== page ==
The most pointless uses of CGI effects in movie history

Mark Lankester
Yahoo UK Movies Features
22 November 2012

If a film script requires a ruddy great dragon or giant space station, then computer effects are obviously the best way to go.

Since CGI became possible and affordable for movie studios in the late 1980s though, it’s also been used for the most random and minor reasons.

From groin bulge reduction to making water more… watery, these are the special effects the world could have lived without.

[Related story: PETA demands Jackson CGI pledge]
[Related story: Spielberg's E.T. regret]


Fear and Loathing in Las Vegas
Tobey Maguire's contract demanded $15,000 to shave his head in this small role, so director Terry Gilliam opted for a bald cap and CGI instead. In the end, it was more expensive.



Indiana Jones and the Kingdom of the Crystal Skull
The trailer for the 2008 Indy reboot was deceptively decent; there were car chases, exploding warehouses, angry Russians and lots of guns. Too many, in fact. The Motion Picture Association of America (MPAA) doesn’t allow guns to be directly pointed at a person in its “green band” (i.e. ‘Suitable for all’)  trailers. Rather than use a different clip, the studio turned to computer boffins, who lowered all the weapons and gave Ray Winstone a weird-looking new jacket.



Ghost Rider
As well as keeping his agent busy, one of Nicolas Cage’s pastimes is staying in shape. Unfortunately the then 42-year-old wasn’t shapely enough for this daft comic adaptation; producers made his abs bigger in post-production.



Waterworld
One thing 1995’s ‘Waterworld’ has lots of, apart from script issues, is water. Apparently not enough though. CGI blue stuff was bafflingly added to fill out backdrops and improve splashes.



Your Highness
Despite the medieval comedy featuring more than its fair share of less-than-subtle innuendo, when marketing the R-rated movie to audiences too young to see it anyway, Natalie Portman’s derriere was deemed too cheeky for the “green band” trailer. Digitally shape-shifting the star’s thong solved that problem.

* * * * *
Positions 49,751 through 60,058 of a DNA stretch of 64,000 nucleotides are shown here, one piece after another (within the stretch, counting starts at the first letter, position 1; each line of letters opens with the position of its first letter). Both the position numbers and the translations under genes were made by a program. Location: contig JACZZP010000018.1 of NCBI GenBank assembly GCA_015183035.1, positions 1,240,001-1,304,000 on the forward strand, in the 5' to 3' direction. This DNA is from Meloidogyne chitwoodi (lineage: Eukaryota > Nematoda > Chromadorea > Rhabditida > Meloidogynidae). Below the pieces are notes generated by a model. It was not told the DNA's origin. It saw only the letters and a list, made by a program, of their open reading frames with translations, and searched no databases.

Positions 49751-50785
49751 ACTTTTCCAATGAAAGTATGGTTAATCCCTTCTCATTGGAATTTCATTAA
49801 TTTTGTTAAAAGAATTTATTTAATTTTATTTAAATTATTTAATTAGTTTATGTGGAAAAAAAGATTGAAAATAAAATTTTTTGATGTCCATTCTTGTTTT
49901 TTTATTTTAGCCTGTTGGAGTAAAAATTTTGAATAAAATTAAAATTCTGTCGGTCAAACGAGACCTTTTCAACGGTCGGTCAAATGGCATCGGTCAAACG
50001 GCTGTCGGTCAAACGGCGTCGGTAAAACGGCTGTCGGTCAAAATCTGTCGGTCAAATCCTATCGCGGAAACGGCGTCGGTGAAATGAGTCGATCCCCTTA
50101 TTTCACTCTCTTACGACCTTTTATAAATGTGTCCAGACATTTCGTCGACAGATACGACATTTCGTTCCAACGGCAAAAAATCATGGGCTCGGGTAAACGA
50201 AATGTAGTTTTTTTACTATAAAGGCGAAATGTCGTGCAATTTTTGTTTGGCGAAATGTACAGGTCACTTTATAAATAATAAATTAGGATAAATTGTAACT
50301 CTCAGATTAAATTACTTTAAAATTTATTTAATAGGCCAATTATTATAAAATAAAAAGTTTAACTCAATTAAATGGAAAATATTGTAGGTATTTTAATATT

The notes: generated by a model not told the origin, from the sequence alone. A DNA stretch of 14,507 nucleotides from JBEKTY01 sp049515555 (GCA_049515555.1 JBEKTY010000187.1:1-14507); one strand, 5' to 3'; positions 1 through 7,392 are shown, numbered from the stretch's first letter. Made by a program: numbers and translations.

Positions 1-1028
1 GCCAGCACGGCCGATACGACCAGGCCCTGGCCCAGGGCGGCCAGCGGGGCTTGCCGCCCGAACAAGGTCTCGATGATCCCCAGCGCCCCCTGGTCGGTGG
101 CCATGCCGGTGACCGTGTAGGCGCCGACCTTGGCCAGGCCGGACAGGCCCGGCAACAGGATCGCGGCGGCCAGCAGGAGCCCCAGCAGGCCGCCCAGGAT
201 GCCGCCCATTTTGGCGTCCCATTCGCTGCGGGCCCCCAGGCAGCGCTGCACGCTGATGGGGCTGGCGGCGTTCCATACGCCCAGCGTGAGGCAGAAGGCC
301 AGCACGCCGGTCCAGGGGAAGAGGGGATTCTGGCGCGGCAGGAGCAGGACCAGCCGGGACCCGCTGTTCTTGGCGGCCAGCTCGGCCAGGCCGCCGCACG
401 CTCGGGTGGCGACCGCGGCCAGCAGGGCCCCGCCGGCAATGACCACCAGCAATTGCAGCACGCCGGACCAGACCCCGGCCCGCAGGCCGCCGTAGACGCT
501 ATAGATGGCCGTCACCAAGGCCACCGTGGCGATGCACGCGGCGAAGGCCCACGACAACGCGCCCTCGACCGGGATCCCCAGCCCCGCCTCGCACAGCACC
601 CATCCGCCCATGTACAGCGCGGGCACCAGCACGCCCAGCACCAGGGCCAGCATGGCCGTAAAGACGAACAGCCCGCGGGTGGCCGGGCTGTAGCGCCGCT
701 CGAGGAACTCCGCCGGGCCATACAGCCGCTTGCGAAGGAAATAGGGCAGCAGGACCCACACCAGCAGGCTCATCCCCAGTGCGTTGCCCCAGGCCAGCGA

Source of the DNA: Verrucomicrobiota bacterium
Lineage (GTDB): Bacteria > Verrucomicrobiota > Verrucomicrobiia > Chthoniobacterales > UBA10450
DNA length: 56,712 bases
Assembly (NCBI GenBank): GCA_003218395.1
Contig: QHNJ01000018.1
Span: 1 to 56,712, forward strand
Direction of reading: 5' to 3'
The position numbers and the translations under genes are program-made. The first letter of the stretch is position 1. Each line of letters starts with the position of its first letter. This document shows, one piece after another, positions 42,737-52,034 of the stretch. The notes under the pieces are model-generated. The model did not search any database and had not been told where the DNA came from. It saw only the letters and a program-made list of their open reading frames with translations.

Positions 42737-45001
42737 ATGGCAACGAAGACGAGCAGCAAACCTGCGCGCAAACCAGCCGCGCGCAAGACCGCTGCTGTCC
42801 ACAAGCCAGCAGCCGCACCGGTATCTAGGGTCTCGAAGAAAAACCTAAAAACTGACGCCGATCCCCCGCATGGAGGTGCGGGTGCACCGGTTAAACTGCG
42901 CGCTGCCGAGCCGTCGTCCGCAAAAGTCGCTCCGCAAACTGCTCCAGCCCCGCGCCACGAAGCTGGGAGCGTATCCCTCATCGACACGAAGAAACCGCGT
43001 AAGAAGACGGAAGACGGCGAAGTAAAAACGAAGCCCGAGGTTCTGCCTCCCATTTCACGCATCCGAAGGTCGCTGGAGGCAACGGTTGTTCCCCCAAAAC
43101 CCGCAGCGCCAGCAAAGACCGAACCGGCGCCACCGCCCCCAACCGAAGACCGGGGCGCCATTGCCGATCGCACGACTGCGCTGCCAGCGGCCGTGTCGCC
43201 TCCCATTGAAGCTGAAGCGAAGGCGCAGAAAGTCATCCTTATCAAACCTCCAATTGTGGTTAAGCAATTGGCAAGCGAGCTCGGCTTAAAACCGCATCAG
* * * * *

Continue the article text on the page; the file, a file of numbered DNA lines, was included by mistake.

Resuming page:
Blood Diamond
When reviewing the heartbreaking phone-call scene at the end of ‘Blood Diamond,’ it was decided Jennifer Connelly just wasn’t distressed enough. The CGI team sliced up a few digital onions and added tears to her face.



Superman Returns
The Man of Steel has it all: super strength, ability to fly, x-ray vision… and a distracting bulge. Or at least that’s what studio bosses decided whilst filming the 2006 series reboot. Fearing it might affect younger audiences as well as toy sales, actor Brandon Routh suffered some digital reduction surgery.

Star Wars: Episode VI – Return of the Jedi
If anyone loves CGI, its George Lucas, who tinkered with his classic space yarn several times. For the 2004 DVD re-release of the original ‘Star Wars’ trilogy nothing was sacred… even eyebrows. In the scene where Luke unmasks his dying father at the end of ‘Return of The Jedi’, Darth Vader actor Sebastian Shaw had his eyebrows removed to match Hayden Christensen’s burns injuries in ‘Revenge of the Sith.’

The Twilight Saga: Breaking Dawn - Part 2
When Edward and Bella first unleashed baby Renesmee into the world, not only was she a vampire-human hybrid (or dhampir), she wasn’t even real. Rather than accept that most babies change as they grow up, producers created an “uncanny-valley CGI moppet” - as the Guardian’s Peter Bradshaw called it; an awful attempt at reproducing child actor Mackenzie Foy’s face.



E.T. the Extra-Terrestrial
When a 20th anniversary special edition of ‘E.T.’ was released in 2002, CGI was used to make alterations to the original that had bothered Steven Spielberg since 1982. These included the spaceship designs and E.T. himself, but more controversially he also removed shotguns from FBI agents chasing the escaping Elliot and replaced them with walkie-talkies. Apparently he did it at the behest of parent groups, but backtracked in time for the 30th anniversary Blu-ray release this year.





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